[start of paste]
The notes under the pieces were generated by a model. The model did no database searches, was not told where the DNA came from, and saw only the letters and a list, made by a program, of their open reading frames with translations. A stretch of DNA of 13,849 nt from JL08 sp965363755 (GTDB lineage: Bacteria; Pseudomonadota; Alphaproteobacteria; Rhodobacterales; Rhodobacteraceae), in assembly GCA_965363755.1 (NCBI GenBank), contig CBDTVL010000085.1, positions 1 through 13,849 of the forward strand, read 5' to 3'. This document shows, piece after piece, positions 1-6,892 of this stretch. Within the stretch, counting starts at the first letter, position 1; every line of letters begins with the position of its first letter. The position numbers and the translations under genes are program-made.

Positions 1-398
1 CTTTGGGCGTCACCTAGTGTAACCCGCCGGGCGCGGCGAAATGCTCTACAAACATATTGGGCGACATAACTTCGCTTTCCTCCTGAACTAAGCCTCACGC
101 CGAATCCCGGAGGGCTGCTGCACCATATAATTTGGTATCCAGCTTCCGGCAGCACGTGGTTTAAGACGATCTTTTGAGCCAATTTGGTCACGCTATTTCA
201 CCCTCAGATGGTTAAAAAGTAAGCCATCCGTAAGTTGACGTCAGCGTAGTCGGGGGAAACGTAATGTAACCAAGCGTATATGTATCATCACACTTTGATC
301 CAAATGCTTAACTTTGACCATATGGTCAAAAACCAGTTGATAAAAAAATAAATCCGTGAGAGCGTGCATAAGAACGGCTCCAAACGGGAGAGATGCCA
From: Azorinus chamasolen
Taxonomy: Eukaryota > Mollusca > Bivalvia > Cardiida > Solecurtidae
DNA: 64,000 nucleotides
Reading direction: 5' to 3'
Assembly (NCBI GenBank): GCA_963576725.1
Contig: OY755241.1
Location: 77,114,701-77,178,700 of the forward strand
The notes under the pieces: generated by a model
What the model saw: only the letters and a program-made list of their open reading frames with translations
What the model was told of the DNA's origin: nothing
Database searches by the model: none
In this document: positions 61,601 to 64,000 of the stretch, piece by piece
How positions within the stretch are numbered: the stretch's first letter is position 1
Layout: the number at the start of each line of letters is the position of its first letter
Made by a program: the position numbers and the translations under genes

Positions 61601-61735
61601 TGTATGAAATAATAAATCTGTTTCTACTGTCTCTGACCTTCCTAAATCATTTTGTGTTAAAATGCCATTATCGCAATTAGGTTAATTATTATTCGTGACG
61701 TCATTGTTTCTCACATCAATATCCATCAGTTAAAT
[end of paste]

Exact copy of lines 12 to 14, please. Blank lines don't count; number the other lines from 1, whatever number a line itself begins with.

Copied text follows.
Contig: OY755241.1
Location: 77,114,701-77,178,700 of the forward strand
The notes under the pieces: generated by a model